Chapters 31–35 Summary
The officers look around the crime scene and then question the servants, who cannot seem to agree on what happened. Rose contends that if the officers were to hear Oliver’s history, they would be sympathetic. Dr. Losberne replies that the child’s story is unlikely to be true. Ultimately he feels it would be too risky to reveal Oliver’s background to the police. One of the officers concludes that the robbery was not an inside job. The officers sit down for a drink and tell Rose, Mrs. Maylie, and the doctor about some of their previous cases.
The police then want to see the injured boy, so the doctor brings them up to Oliver and repeats an alternate story about how he was shot and arrived at the house. Giles begins to doubt himself, and when Brittles is questioned again, he gives a contradictory account. By this point, the police have no conclusive reason to believe Oliver is the thief. In the morning, the officers learn that two men and a boy are being held in Kingston jail, so they suspect that those three must be the robbers. The officers leave, and Oliver continues to recover.
Having begun to recover from his numerous injuries, Oliver’s first priority is to express his deep gratitude to Rose and Mrs. Maylie. The older lady mentions that they will have work for him when he is better, and he is ecstatic at the thought of serving them. Oliver wants to contact Brownlow, and the doctor agrees to bring Oliver to the gentleman’s house. In the coach, Oliver sees a house that he thinks is the place where the thieves stayed the night of the robbery. Dr. Losberne goes in and demands to see Sikes, but there is only an old man who claims to have lived there for twenty-five years. The doctor is upset when he returns to the cart, anxious to find some proof to support Oliver’s story. They next arrive at Brownlow’s house, only to discover that the gentleman has left for the West Indies. Oliver suggests they visit the bookseller, who could identify him and corroborate his innocence in the earlier theft, but the doctor cannot handle another disappointment, so they return to Mrs. Maylie’s house.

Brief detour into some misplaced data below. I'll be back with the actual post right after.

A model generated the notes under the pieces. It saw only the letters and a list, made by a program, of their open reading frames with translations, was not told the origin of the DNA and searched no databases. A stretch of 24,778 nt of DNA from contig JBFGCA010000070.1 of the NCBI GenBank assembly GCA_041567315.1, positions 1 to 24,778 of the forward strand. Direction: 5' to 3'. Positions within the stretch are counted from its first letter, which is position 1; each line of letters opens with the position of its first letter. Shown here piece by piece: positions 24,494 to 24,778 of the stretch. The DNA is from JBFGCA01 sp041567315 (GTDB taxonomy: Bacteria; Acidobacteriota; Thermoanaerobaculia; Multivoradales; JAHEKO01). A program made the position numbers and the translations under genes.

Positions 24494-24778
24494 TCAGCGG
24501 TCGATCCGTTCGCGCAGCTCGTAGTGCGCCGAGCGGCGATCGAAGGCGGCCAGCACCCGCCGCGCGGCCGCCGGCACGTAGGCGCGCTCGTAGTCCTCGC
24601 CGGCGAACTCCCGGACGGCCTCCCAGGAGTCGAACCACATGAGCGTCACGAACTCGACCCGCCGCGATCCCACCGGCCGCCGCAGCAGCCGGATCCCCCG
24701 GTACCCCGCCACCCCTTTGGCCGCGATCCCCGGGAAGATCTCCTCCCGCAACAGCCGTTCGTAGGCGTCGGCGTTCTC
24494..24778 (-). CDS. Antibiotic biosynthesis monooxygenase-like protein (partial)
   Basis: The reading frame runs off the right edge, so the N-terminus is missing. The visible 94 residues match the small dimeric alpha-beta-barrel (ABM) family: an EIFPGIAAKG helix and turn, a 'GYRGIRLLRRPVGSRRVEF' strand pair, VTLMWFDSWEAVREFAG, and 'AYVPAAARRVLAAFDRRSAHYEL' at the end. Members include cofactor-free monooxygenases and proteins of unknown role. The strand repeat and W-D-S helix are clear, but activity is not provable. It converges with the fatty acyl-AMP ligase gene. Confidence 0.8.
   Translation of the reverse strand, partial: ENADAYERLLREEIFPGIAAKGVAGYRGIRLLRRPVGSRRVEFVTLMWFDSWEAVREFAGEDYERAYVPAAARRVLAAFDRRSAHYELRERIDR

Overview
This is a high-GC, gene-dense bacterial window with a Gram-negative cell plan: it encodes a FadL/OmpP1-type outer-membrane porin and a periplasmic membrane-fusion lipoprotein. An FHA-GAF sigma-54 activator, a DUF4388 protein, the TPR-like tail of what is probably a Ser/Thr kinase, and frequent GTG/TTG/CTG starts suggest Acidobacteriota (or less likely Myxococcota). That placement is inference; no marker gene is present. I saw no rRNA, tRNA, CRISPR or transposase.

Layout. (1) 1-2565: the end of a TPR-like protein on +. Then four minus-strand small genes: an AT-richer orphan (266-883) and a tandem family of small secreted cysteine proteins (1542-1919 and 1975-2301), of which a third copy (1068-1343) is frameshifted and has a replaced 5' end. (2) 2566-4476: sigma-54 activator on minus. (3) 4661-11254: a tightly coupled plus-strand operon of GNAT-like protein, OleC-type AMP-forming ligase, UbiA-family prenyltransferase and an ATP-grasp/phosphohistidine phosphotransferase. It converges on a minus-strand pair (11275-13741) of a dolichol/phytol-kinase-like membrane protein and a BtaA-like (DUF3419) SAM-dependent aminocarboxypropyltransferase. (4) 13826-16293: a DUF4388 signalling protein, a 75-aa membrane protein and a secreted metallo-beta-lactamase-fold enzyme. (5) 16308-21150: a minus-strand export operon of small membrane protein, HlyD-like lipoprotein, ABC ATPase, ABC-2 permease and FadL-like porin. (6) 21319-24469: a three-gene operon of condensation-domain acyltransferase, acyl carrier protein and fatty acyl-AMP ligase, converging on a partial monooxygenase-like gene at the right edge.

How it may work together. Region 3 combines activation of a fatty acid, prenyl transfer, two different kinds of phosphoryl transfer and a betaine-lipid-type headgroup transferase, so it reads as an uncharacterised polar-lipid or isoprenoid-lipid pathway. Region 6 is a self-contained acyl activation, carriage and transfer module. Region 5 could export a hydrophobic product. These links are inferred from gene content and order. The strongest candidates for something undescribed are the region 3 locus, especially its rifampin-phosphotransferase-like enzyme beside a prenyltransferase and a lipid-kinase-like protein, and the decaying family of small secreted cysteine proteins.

Oliver is devastated by the idea that Brownlow and Mrs. Bedwin will never know the truth and will believe him to be ungrateful and dishonest. However, his current caretakers continue to treat him very kindly, and the company moves to a country cottage for the warmer months. Oliver enjoys the fresh air and peace of his surroundings, which are markedly more idyllic than his experiences in London. Oliver learns to read and write from an old man of the village, enthusiastically performs any task required by his benefactors, and enjoys going to church on Sundays. Oliver can hardly believe his good fortune.
Spring progresses into summer, deepening the beauty of the village’s natural surroundings. One night after Oliver and the ladies take a walk, Rose is suddenly overcome by emotion and weeps at the piano. She is upset because she feels very ill, and her companions notice the quick changes in her demeanor and expression. Rose goes to bed, and Mrs. Maylie worries what will happen. Oliver tries to assure her that someone as good as Rose would never be taken from them in this way, but Mrs. Maylie thinks Oliver is just too innocent to know better.
When Rose awakens, she has a high fever, and Mrs. Maylie sends Oliver to request the doctor. In town, Oliver has a strange encounter with a man who curses him and implies that he thought the boy was dead; Oliver does not know who the man is but finds his speech disturbing. Oliver and Mrs. Maylie continue to worry about Rose, whose health seems to be deteriorating quickly. Dr. Losberne arrives that night and gives a terrifying prognosis: it will be a miracle if Rose recovers. Oliver prays for Rose and laments that he wasn’t kinder and more grateful to Rose. Back at the house, the doctor proclaims that Rose will either wake up improved or will only rise to say goodbye....
(The entire section is 1,300 words.)